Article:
States Weigh Economic vs Health Toll of COVID-19

Wharton Plan. Image from CBS Philadelphia
The Wharton School just unveiled a model that looks at several different scenarios that could happen as states begin to lift stay-at-home orders. Graphic from CBS Philadelphia.

As more states relax shutdown rules and allow more businesses to reopening, the virus marches on. Reported cases of Coronavirus in the U.S. were up 24,700 in the past 24 hours to 1,211,600, an increase of 2.1 percent.  That’s an increase of 200,000 in the past week. 

Deaths jumped 2,290, the first day over 2,000 after a four-day streak below that number.  The reported death toll from COVID-19 in the U.S. is 71,133, an increase of 18,099 in the past week.

Globally, reported cases increase 82,000, or 2.2 percent, to 3.690 million.  Deaths were up by roughly 6,000 to 258,160.  Russia and Brazil continue are the current epicenters for coronavirus growth.  The UK, with 29,501 deaths, has passed reported death Italy and Spain and is second behind the U.S.  Again, these are reported numbers and reporting criteria and accuracy may vary from country to country.

Gauging The Economic Cost

There is an interesting model from the Wharton School of Business at the University of Pennsylvania that looks at the economic toll of delayed reopening versus the deaths attributed to early reopening. 

Our opening graphic from CBS Philadelphia summarizes those results in a single chart. Of course, there is no guarantee that either the epidemiological data in this model is any more accurate than in other models, but the loss of 18 million jobs would have a HUGE impact on the financial health of the country and the duration and severity of the coming recession.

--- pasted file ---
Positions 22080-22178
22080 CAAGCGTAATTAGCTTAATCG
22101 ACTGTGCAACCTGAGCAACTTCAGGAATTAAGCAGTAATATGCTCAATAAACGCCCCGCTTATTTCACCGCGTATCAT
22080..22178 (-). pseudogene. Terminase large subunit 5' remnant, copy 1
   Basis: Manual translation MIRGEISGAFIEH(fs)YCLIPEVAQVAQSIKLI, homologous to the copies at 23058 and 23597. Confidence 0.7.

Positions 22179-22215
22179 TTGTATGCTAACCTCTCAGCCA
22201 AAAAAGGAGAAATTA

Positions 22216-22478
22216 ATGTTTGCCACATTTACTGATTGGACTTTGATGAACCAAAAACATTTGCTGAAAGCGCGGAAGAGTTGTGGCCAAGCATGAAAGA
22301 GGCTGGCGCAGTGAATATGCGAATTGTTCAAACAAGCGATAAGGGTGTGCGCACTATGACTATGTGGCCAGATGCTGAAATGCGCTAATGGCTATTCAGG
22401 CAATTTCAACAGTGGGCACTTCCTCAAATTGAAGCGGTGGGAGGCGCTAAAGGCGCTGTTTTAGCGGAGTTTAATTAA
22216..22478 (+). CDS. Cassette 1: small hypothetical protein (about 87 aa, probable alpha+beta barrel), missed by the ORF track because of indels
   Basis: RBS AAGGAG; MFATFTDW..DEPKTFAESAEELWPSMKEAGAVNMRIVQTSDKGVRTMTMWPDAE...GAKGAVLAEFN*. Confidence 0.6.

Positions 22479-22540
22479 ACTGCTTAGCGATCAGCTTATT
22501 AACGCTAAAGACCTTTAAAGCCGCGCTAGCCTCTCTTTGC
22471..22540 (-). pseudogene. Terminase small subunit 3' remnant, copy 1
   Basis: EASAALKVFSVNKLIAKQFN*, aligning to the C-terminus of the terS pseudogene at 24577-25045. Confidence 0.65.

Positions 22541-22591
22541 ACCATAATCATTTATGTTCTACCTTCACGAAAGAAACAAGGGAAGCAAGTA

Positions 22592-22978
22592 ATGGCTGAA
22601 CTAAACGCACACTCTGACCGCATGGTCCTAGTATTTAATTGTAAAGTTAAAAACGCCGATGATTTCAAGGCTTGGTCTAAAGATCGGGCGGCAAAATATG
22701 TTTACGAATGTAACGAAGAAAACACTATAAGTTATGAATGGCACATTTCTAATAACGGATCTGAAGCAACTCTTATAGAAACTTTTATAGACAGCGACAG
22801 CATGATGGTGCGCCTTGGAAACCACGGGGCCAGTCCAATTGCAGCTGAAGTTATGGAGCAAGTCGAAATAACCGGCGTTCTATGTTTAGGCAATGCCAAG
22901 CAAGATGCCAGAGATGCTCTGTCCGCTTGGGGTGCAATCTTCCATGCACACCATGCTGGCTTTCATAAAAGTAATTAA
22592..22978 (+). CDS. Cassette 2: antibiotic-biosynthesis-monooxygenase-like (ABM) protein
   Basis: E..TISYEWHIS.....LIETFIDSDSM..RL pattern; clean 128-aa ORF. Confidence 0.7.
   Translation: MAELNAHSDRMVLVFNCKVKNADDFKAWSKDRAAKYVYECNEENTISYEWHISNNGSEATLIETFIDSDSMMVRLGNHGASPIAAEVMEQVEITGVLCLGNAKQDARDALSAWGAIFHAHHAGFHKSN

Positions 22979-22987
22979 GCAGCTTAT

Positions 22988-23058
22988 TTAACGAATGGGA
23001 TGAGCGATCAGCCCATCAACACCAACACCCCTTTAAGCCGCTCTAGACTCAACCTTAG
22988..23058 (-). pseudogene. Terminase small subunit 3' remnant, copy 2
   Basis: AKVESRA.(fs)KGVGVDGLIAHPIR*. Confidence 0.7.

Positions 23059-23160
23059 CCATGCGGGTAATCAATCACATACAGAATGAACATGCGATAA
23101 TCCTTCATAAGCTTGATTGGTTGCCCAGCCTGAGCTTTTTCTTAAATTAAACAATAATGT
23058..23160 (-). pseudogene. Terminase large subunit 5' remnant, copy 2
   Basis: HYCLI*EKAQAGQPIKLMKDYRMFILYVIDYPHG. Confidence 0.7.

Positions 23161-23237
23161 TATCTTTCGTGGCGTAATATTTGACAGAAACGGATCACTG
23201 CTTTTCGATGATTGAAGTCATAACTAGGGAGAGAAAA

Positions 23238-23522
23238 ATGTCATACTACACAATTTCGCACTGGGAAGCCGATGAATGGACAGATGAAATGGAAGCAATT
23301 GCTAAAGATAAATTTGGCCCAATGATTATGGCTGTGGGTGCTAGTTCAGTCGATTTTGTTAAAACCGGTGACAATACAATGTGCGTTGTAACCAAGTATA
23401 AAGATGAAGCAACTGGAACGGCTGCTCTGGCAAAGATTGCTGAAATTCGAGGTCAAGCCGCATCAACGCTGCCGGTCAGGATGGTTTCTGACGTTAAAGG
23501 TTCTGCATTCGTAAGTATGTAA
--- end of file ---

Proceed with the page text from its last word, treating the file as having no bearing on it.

One should note that the 350,000 deaths for reopening is not new deaths, but total death through the end of June. To be consistent with how the data is presented in Scenario 1 and 2, Scenario 3 should read 280,000 additional deaths

State Report

The New York Times continues to adjust its list of states where the virus is increasing, steady or decreasing.  Today’s numbers are:

Increasing:          23
Steady:                 14
Decreasing:        16

Here’s how the states with the highest number of cases have performed in the past week:

State data week over week
The majority of states have held the line or seen a drop in the rate of coronavirus cases over the past week. Data from The New York Times.

It’s interesting to note that of the three states that saw their rate of growth this past week remain steady with the week prior the Indiana and Texas have started to reopen while Louisiana remains shutdown.  Of the three states that saw slight upticks, Georgia and Ohio have reopened while Connecticut remains shutdown.

Must of the states that saw their rate of infection decrease remain shut down, although Colorado and Pennsylvania have seen at least partial reopening.

Because it can take 10 to 20 days for new cases of COVID-19 to manifest and start showing symptoms, we need at least another week or two of data to determine whether the reopening has caused a surge in cases as many models predict.  Of course, these models have been dramatically overestimating hospitalizations and deaths from the beginning of the outbreak, so we’ll wait for new data before we draw any conclusions about the safety of reopening.

To put today’s data in perspective, you can look back at data from yesterday or a week ago.